6. Click Positions –> Track. The following window will appear – click Yes.
  7. A small window will state ‘Processing files’ as it scans through all the selected files.
    • If you receive an error stating “Not all files included in chosen track” or “Chosen track doesn’t include first file” then you will need to select only the files in the middle column that are within the track times. See the Troubleshooting section at the back.
  8. If no errors are displayed, close Anahead. If you then scroll through your files in AnalookW, the position for each file will be displayed in the file header at the bottom of the screen (Click View à Header if not already visible).

 

Labelling your calls

In order to gain maximum benefit from the KML Generator you should process your Anabat data prior to mapping, and label all files where possible. Optional, but increases the value of the subsequent map, or allows you undertake data analysis using Microsoft Excel etc.

Configure species list

In AnalookW open the Species toolbar, if not already displayed (Toolbar: View –> Species List) An array of 40 buttons will appear at the top of the screen. If you right click on each button in turn you can add a label up to 8 characters long (letters and numbers only, with limited punctuation – no spaces, commas etc.) When your species list is complete save it by clicking the ‘Save As’ button to the right hand end of the Species List.

How to label a call

  1. Display a call in the Analook window.
  2. Analyse the call in your normal manner to ascertain the species/family/genus.
  3. Click on the appropriate species button to label the call. You will see the species appear in the ‘Species’ field in the Header toolbar at the bottom of the window (Toolbar: View –> Header)

For further information on labelling calls, and using filters and scans to semi-automate your identification visit www.anabattraining.co.uk

Troubleshooting

A number of factors can cause problems when using any GPS unit with the Anabat SD1 or SD2. Commonly encountered problems are:

Hardware

Error Cause Solution
The GPS receiver light is always on The GPS receiver cannot fix onto the satellite signals – the signal is blocked by buildings, interference, atmospheric conditions, or the USA has turned off the GPS system! Ensure that your GPS receiver has the clearest possible view of the sky, and allow up to 5 minutes for the receiver to lock on.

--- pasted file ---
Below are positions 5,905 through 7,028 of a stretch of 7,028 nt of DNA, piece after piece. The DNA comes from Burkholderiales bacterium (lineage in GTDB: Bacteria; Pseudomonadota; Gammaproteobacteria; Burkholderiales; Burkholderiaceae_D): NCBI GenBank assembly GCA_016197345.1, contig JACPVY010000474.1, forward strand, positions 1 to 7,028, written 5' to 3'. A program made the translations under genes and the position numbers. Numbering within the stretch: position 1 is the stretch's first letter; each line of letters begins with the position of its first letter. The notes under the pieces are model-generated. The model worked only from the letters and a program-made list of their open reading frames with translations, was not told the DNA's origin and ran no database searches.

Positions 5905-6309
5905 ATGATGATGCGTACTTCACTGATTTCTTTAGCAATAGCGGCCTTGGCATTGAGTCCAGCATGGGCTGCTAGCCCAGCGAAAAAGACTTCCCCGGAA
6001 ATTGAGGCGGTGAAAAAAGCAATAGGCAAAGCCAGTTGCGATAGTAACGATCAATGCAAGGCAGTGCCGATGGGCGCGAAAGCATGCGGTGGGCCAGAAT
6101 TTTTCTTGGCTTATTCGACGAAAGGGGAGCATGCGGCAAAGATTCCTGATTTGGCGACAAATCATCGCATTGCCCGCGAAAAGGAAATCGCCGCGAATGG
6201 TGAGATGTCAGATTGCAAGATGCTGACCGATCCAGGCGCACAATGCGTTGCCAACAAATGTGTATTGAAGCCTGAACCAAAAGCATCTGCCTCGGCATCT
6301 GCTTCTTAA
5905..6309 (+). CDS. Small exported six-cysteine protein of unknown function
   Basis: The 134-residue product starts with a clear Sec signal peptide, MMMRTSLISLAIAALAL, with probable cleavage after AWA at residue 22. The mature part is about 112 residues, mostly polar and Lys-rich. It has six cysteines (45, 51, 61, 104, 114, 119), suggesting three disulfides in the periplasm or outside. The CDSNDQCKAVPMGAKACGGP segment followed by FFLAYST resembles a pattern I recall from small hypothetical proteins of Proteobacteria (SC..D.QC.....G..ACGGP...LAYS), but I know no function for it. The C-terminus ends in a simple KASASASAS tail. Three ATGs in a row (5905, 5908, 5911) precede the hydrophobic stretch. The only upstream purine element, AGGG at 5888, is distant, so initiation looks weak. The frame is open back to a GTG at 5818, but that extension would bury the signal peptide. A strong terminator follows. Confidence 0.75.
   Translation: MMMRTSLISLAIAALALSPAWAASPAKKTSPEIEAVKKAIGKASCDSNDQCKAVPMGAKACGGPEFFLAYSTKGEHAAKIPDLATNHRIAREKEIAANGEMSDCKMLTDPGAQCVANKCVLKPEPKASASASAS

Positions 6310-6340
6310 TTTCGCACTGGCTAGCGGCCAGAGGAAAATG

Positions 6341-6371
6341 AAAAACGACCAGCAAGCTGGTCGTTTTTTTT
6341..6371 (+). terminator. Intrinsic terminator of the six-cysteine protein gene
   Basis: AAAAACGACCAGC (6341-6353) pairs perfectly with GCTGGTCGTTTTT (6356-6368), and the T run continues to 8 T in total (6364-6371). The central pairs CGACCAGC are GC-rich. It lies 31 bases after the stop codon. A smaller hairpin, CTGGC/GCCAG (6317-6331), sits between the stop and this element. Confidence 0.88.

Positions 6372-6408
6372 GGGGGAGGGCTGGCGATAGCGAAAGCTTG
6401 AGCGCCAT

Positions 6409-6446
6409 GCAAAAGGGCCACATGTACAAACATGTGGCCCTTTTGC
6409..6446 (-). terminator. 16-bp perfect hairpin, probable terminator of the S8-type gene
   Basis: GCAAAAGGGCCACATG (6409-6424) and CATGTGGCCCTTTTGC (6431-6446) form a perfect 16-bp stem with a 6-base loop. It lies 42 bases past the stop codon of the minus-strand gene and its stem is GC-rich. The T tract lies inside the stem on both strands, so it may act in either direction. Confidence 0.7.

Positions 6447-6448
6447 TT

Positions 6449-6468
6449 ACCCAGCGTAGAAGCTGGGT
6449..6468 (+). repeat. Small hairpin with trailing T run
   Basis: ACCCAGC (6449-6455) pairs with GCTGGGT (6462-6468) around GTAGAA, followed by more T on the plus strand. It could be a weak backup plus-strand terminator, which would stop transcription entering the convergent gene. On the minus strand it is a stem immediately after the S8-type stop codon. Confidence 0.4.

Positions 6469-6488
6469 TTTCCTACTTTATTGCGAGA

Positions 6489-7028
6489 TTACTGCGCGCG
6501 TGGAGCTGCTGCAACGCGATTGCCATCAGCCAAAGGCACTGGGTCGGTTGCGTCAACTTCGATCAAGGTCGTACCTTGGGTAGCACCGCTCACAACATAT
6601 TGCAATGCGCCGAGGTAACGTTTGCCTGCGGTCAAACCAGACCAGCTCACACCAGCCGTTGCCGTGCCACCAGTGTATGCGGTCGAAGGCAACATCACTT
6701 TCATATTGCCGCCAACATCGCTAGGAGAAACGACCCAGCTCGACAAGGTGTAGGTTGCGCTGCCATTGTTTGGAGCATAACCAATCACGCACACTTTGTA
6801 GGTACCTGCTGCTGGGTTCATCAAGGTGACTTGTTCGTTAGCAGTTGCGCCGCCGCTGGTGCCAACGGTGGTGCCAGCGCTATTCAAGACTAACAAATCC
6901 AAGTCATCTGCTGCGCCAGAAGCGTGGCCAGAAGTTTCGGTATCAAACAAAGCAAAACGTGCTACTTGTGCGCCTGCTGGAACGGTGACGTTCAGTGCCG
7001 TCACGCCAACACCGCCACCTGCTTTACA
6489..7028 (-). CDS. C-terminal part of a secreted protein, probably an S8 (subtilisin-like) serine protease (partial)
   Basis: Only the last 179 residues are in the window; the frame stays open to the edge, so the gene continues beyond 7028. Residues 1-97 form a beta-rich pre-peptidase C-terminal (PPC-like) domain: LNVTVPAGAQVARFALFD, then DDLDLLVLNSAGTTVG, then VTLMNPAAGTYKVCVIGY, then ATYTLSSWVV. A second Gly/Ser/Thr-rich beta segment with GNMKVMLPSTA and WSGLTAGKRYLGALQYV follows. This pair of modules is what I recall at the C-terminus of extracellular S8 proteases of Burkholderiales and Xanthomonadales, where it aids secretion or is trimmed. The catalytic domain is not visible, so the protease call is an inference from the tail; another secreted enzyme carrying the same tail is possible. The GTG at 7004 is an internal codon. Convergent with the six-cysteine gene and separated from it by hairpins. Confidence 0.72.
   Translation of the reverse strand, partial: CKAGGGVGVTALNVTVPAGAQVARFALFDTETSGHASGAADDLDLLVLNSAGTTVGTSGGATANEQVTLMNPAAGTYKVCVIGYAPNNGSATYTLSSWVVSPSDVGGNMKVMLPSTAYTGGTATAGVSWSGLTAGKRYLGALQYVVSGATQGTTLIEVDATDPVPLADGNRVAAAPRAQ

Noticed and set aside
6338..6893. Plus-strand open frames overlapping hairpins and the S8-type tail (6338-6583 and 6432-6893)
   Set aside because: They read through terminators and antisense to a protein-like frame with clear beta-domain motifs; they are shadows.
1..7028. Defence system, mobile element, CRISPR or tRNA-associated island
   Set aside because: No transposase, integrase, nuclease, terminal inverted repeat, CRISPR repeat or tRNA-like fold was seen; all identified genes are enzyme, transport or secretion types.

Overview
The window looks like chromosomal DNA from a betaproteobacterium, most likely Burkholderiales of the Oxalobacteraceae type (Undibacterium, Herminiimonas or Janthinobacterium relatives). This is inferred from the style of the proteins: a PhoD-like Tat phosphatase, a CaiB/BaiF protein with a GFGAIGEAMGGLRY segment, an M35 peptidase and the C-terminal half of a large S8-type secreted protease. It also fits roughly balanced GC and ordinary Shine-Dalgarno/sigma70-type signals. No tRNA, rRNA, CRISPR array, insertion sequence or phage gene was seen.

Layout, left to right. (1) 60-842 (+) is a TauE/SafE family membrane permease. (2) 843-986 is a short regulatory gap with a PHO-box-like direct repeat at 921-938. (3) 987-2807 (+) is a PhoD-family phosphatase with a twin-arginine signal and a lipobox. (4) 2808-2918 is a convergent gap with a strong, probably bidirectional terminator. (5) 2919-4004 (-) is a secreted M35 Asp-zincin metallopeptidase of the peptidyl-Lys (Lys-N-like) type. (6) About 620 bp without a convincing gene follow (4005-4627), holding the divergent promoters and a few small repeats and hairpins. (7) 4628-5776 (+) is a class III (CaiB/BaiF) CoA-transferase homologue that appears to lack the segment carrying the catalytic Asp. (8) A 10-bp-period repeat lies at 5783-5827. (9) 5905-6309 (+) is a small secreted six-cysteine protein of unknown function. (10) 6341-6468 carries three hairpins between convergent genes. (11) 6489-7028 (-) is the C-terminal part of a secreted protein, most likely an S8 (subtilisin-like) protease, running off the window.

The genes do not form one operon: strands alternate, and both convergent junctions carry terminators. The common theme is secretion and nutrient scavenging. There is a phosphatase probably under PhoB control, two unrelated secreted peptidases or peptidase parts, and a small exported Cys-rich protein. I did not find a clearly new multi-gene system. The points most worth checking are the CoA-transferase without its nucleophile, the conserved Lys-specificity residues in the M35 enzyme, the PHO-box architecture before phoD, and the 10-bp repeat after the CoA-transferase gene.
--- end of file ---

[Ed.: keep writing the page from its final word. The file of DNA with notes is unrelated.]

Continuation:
My Anabat was in one location all survey but the GPS position moved This is an artefact of the accuracy of the GPS system, which is affected by signal strength and position of the receiver. The position may wander around a fixed point by as much as 50m. Ensure that your GPS receiver has the clearest possible view of the sky.
My GPS log stopped before the end of my survey but the Anabat still continued to record bats The internal batteries did not have enough power to run the GPS.The GPS needs a minimum of 4.5 volts, whereas the SD2 will run with a minimum of 4.0 volts (low battery warning @4.3V, power off @3.9V)The voltage will drop over the course of a survey, particularly when the batteries are towards the end of their life, and/or in cold conditions. Install fresh alkaline batteries (4 x AA = 6 volts).If you’re using rechargeable batteries (most NiMH are 1.2V so 4x = 4.8V) the GPS unit may power down quickly.Use fresh batteries at the start of each survey.SD2 – check the log files on the CF card – they will indicate the battery voltage at the start and end of the recording session.

Downloading (CFCRead)

Error Cause Solution
No gps.txt file in folder No GPS unit connected/no GPS fix received Your calls cannot be geo-located. Ensure that the GPS receiver is connected and has a signal for future surveys.
Generate GPS, Wave etc. option not selected Re-download your data and ensure that ‘Generate GPS, Wave etc.’ is ticked
Error “Error 8 Writing to Bat File” in the CF log files. The Anabat will have recorded no data, despite the lights indicating that the unit was recording. A known issue with SD2 firmware version v4055g. Contact Titley Scientific for a firmware upgrade to version v4056g.UK office:e: uk@titley-scientific.comt: 02920 022 099For other regions visit www.titley-scientific.com for details of your local office.

Analook

Error Cause Solution
My Anabat file times do not correspond to the survey times (and are not just an hour out of synch). The start times will likely be correct, but the final calls will appear to have been recorded after your survey was completed and the Anabat switched off. You have downloaded the data using an older incompatible version of CFCread. Download your data again from the CF card using the latest version of CFCread.If you have erased your CF card you can download the data from the .DAT file saved in the original folder.

Anahead

Error Cause Solution
Upon opening Anahead “An invalid argument was encountered” Unknown. This error has appeared in several recent versions of Analook. Click OK. No known side effects.
In Anahead “Not all files included in chosen track” Some of the Anabat call times are outside of the GPS track times. Check you have selected the correct gps.txt file for your survey.Check that your data was downloaded with the correct TimeZone option.
In Anahead “Chosen track doesn’t include first file” Your Anabat has been turned on before the GPS unit, or a GPS signal was not fixed before the survey commenced.This can often occur when you have tested your Anabat unit earlier in the day before commencing the survey – i.e. before leaving the office. Select only the files in the central Anahead column that are within the track times in the right hand column

Google Earth

Error Cause Solution
Google Earth shows my route but no bat calls are displayed The timeline start and end times have changed, often when you have changed which species are hidden/shown. Drag the start and end time sliders to the left and right sides respectively of the time line. See information in the previous chapter.

[1] Anabat SD2 Compact Flash Bat Detector Users Manual – Titley Scientific – v1.5